Watching Not Running

I sat out this year’s London Marathon. Or, at least, didn’t run it but did spend several hours on my feet watching it. I missed out mostly because I tore the meniscus in my left knee a couple of months ago and I’m still unable to run. Watching right at the finish line, for the first time ever, I wanted very much to be running it.

I watched the mini-marathon finishers, the wheelchair racers (1:30:49 – I couldn’t cycle the course that quickly), the first ladies (impressive time, boding very well for Beijing, of 2:20:38) and then the men.

What stunned me was the huge gaps between runners. Once the first 3 or 4 were past, the gaps before the next were far longer than I’d expected. I always knew it was a big deal to do sub 2:30, even sub 3:00, but when you see the finishers come home, you really see how rare an achievement it is.

The gap from first place to 20th place is 18 minutes; from first place to 100th, it’s 30 minutes. I hadn’t realised just how rare sub 2 1/2 hours is – when you run from the back of the pack with everyone ahead of you, you don’t get to see anybody that fast after all. By 2:45, there were barely 250 runners home and 34,000 still to come. By 3 hours, there were still only 847 home. The hot weather probably had something to do with it, slowing some folks down and causing more than a few to drop out – last year, a rainy, cold day, 1234 made it home in under 3 hours.

I watched as several runners, even those finishing well under 3 hours, collapsed with just yards to go – many were carried over by the race marshalls, many more by their fellow runners. One, completely overcome and looking very, very ill, was stretchered off with 25 yards to go – no medal despite being so close. The crowd at the finish line went wild every time someone arrived who looked like they wouldn’t make it.

You see the faces of the runners as they get near the finish line. Most are showing the signs of pain and suffering – rictus grins, awkward running motions, heads bouncing around. Some are rock steady and look like they’re waiting for the bell telling them to go round again. But, most suffer. In some ways that’s reassuring; even the folks running 2h 30m feel the pain of a marathon run. By the time the clock’s on 4 hours, the fancy dress runners are coming home, their are bigger smiles, waves to the crowd and then huge signs of relief as they cross the line.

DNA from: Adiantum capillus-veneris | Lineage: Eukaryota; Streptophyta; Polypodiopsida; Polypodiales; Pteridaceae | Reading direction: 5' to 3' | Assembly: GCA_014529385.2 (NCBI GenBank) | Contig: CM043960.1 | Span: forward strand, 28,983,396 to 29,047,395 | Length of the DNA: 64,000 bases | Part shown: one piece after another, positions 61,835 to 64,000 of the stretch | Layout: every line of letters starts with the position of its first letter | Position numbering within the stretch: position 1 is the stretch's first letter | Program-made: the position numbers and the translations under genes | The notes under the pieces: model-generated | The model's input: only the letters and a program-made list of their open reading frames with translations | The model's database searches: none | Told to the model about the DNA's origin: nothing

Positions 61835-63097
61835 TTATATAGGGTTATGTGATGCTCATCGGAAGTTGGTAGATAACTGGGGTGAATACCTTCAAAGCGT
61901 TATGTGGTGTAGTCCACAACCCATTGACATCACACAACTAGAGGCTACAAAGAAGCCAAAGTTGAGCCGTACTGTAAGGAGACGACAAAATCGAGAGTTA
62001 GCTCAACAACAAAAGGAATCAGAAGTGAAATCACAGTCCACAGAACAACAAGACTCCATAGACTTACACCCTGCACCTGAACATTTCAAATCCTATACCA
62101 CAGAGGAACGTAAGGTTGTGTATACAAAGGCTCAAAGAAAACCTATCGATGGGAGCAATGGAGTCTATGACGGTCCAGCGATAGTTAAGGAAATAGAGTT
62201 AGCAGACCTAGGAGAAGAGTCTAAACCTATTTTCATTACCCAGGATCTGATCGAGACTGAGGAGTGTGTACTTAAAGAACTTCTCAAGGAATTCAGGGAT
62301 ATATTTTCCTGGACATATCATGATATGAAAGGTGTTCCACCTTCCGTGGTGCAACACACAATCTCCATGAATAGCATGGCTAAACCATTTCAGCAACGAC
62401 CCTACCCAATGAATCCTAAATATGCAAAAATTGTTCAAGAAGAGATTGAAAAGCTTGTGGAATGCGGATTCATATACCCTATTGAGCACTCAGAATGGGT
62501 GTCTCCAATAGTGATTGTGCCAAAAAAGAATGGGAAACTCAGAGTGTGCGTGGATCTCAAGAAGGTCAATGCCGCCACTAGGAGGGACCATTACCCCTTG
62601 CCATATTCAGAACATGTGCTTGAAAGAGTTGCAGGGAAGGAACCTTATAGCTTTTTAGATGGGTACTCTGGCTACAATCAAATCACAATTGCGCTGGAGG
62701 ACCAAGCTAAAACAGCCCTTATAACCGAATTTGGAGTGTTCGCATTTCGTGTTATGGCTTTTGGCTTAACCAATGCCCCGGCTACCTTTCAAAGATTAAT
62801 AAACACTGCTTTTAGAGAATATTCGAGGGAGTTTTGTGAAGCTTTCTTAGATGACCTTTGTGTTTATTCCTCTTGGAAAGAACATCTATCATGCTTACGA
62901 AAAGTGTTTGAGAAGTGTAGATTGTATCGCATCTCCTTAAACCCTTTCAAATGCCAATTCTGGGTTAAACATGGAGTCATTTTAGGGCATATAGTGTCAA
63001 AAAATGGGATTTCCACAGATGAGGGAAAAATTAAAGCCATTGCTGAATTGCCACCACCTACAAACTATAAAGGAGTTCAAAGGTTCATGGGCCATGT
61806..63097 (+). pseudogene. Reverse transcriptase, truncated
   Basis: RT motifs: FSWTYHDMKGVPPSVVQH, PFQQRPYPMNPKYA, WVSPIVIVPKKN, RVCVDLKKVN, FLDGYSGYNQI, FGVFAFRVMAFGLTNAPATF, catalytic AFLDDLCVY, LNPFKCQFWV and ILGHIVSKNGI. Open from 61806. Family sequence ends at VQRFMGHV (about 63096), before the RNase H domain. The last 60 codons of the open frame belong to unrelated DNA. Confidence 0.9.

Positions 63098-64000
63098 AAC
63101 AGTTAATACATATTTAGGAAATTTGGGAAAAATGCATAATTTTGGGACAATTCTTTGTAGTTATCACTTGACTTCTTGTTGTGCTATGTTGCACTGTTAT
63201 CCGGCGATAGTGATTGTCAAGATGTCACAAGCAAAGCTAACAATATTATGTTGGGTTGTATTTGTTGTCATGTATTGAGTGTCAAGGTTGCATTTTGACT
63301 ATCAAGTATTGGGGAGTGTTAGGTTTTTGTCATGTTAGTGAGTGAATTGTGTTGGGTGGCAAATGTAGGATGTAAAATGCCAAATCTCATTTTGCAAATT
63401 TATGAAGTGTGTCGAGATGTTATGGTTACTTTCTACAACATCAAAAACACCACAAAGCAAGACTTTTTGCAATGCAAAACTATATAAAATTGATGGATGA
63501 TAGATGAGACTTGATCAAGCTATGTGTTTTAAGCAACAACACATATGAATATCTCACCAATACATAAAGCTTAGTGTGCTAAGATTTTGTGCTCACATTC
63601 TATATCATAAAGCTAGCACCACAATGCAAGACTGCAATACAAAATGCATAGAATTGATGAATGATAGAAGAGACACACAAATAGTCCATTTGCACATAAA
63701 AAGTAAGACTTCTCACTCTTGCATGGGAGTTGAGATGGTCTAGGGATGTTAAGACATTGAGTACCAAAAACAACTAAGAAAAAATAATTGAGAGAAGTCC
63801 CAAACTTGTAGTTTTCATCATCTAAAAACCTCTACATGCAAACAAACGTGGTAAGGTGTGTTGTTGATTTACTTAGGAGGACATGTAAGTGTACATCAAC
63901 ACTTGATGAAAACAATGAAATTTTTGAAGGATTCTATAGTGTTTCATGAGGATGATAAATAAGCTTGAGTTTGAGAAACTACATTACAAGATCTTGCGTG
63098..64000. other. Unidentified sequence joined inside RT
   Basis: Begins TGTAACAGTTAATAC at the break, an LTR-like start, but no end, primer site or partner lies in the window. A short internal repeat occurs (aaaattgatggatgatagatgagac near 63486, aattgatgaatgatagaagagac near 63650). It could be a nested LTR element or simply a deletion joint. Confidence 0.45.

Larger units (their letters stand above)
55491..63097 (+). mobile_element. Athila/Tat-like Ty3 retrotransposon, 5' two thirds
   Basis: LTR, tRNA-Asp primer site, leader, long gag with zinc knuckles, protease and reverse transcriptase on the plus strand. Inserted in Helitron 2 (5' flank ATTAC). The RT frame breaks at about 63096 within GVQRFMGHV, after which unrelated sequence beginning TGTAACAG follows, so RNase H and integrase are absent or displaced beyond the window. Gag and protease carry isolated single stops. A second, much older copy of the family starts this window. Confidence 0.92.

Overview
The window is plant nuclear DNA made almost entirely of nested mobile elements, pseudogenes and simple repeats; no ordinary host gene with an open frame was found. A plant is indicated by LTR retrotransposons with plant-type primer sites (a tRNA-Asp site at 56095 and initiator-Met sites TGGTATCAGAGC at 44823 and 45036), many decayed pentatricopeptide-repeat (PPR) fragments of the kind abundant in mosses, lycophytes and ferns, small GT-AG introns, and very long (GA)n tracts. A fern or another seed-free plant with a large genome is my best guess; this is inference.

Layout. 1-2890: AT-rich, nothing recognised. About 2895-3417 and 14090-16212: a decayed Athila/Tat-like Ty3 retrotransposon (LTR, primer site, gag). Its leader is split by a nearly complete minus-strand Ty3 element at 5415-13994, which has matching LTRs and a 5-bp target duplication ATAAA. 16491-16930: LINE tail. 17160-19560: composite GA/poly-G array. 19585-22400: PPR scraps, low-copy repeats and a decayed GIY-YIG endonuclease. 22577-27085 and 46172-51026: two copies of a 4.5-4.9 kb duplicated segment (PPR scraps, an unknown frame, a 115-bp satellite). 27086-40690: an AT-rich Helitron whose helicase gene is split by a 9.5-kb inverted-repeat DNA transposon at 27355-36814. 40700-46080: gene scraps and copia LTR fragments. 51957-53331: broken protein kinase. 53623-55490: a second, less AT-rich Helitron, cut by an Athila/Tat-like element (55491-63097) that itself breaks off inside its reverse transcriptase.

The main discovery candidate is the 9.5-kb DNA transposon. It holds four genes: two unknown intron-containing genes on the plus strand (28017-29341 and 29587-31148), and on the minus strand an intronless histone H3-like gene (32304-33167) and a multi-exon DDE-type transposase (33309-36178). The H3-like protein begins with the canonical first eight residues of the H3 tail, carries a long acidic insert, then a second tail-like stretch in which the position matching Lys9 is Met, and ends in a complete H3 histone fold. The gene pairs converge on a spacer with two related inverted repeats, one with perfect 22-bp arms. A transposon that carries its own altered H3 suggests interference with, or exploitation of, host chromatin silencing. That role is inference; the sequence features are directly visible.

Awesome day. Well done to everyone who made it home; special well dones to all those who hit their target time on a day when I saw many people I know miss their best by 45 minutes or more. And congratulations to all those who raised money for charity. Something like £50 million was raised this year.

One thought on “Watching Not Running

  1. What I find most amazing about marathons is the way the physiology of the runners has seemed to change with technology, and correct me if I\’m wrong, I\’m sure you will.Take the ridiculously gifted and hard working Paula Radcliffe for instance, (since I\’ve seen her run, and she\’s a stick insect – no offence intended, but she is.) It seems to me, that thirty years ago, marathon runners used to have to rely on fat reserves to get them round the last few miles, and so they had to train their bodies to metabolise it on the fly. It seems these days that with these modern gels you no longer burn fat, and as such, marathon runners no longer need to carry any. Thus Marathon Runners are thinner framed than once they were. This means that times have come down. Paula\’s therefore scored some great times, but, would she have been the great she is, had there been no gels? I just don\’t know.Of course it\’s academic for a fat lump such as myself, she was finished the Great North Run before I\’d done six or seven miles. About the only competition I could beat her in is a carrying competition. I bet I could carry her further than she could carry me.Of course I don\’t really run anywhere because I too had my meniscus chopped out, and a bit of cartilege, so I don\’t know.Ian.

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